Australia Day

Aboriginal flag

Council understands 26 January is not a day of celebration for First Nations People as it represents the date when Europeans settled in this country and commenced the decimation of First Nations ancestors and culture.

Surf Coast Shire Council has therefore resolved to not formally take part in Australia Day celebrations. We will also fly the Aboriginal and Torres Strait Island flags at half-mast on 26 January.  

We believe this is an important step on the reconciliation journey. It’s one way we are walking together and working together with First Nations people.

We are also developing our first Reconciliation Action Plan - which involves understanding and listening to First Nations People on topics and issues that affect them.

Council adopted its formal position on how it will recognise this day at the 28 September 2021 Council meeting. In making this decision Council is not saying other organisations or individuals shouldn’t have events to celebrate Australia Day.

Frequently Asked Questions

Why can’t Council just continue to have a celebration on 26 January as well as recognise the impacts on First Nations People?

Through our reconciliation action plan work to date and consultation with First Nations People on the topic of 26 January, we understand this is a day that causes sadness and difficulties for First Nations People. Therefore celebrations are not appropriate on this day.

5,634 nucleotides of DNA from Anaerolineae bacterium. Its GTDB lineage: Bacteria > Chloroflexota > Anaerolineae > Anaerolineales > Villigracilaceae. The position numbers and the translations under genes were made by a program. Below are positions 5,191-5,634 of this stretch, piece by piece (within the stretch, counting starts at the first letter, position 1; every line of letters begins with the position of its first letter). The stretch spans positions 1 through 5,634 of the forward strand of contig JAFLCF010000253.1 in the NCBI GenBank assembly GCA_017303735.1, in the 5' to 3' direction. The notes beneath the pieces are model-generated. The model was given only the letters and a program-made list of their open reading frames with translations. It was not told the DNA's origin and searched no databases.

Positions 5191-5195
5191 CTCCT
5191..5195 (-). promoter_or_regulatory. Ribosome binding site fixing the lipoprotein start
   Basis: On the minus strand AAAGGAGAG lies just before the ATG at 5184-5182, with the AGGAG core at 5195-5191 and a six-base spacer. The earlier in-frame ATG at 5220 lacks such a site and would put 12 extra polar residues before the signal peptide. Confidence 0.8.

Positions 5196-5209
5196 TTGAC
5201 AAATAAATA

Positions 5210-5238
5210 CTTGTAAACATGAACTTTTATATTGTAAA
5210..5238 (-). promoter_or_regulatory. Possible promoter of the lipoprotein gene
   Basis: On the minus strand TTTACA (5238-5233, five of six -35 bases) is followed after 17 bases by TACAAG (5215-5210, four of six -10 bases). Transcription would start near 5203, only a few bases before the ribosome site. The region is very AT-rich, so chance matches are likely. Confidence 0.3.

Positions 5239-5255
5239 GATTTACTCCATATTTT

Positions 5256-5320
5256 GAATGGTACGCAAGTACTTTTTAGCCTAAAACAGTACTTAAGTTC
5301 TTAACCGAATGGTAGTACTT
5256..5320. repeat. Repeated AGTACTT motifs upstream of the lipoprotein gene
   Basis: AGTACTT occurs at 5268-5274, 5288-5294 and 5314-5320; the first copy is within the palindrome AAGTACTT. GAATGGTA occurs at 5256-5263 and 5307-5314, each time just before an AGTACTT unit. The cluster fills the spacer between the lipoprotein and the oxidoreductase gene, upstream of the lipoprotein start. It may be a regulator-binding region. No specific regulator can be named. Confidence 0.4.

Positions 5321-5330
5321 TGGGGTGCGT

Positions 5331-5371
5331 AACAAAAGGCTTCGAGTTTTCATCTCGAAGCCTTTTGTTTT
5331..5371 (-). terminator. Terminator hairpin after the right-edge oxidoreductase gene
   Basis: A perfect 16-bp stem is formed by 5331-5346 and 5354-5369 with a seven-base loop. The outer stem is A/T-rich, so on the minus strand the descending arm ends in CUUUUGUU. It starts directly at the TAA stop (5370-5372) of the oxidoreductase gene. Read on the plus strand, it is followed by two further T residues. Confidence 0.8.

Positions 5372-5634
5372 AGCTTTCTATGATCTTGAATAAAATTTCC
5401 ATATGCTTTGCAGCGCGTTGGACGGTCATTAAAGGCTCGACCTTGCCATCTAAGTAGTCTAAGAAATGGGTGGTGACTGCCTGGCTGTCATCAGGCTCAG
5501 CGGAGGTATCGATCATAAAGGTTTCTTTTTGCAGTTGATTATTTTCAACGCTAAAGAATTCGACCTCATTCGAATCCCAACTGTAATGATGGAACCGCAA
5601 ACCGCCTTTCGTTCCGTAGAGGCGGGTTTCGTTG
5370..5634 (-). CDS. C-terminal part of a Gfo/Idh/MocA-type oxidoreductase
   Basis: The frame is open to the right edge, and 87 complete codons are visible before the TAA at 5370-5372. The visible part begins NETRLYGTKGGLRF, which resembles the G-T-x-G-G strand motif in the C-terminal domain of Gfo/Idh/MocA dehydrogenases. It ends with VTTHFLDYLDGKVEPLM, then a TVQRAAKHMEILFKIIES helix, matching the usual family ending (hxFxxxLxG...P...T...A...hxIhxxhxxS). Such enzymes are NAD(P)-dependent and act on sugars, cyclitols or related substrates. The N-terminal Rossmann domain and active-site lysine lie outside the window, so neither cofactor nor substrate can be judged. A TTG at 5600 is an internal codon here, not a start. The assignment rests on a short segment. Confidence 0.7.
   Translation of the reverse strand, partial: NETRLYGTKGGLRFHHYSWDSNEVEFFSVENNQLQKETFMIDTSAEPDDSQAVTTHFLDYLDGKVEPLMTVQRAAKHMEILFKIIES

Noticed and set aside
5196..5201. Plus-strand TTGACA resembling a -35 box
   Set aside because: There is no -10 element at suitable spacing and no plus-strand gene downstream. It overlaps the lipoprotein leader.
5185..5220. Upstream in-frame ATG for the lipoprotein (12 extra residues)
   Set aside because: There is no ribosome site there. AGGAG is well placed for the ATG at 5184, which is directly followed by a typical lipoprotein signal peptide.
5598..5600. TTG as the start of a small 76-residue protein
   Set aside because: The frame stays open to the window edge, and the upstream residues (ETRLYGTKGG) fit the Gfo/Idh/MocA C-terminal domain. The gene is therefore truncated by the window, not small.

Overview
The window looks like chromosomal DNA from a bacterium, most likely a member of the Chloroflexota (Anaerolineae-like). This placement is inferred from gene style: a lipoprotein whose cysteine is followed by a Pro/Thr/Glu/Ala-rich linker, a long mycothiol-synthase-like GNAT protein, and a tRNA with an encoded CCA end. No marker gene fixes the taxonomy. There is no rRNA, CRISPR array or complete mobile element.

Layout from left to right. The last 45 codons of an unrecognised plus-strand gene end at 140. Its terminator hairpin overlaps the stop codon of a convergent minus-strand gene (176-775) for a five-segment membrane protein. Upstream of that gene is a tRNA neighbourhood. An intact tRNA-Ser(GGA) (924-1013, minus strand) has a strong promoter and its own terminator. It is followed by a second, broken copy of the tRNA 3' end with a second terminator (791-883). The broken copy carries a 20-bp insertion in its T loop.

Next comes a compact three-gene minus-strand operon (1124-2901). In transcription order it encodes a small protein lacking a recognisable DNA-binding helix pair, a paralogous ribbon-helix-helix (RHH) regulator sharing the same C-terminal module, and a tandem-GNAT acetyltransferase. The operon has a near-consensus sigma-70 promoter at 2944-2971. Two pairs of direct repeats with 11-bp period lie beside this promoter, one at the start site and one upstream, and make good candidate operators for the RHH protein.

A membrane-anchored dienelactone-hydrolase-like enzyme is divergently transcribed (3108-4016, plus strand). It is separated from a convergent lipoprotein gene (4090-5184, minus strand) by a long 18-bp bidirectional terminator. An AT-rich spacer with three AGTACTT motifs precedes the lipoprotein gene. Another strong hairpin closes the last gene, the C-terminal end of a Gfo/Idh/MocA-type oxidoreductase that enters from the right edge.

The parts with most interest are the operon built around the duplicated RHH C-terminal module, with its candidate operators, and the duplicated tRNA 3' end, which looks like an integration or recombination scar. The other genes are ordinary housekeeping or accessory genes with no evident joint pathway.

What engagement did Council undertake?

We have held direct conversations with traditional owners from Wadawurrung and Eastern Maar countries.

We have also conducted an online survey.

The overwhelming feedback we received is the 26 January is not a day of celebration and that celebratory events are not appropriate on this day.

Council’s engagement on the Council plan showed very strong support for First Nations Reconciliation and this is now a theme in the Council Plan.

Why didn’t Council hold engagement with non-aboriginal people?

Council resolved in March to consult with first nations people on this topic.

The impact the 26 January has on First Nations People is well understood and we wanted to find out local feedback and opinion.

We did not wish to have an engagement process that was divisive so did not open it up it all people.

We are taking our Reconciliation Action Plan development very seriously so the impact of 26 January on First Nations People is a priority in our thinking.

How did Council communicate its decision?

At the time of Council’s decision we communicated widely including in local news media and on social media.

Here's a summary of the reaction to Council’s Facebook post on 29 September 2021:

Summary of reactions to and sentiment towards Council's Facebook post about the decision.

Why doesn’t Council just stick to core services?

Council represents our community on things of interest to them including heath issues, environmental goals and social outcomes.

We heard loud and clear through the Council Plan development that First Nations Reconciliation is an important topic for many many people in our community.

Adjusting what we do on 26 January is a small way to move towards reconciliation with First Nations People along with our Reconciliation Action Plan and goals in the Council Plan.

Will Surf Coast Shire now not recognise the 26 January as a public holiday and will the offices be open on this day?

The federal government declares 26 January as a public holiday and Council is unable to make a decision to change this.

Council will advocate for changes to the federal government requirement to conduct Citizenship Ceremonies on this date.

Given the federal government declared public holiday, Council offices will not be open on this day.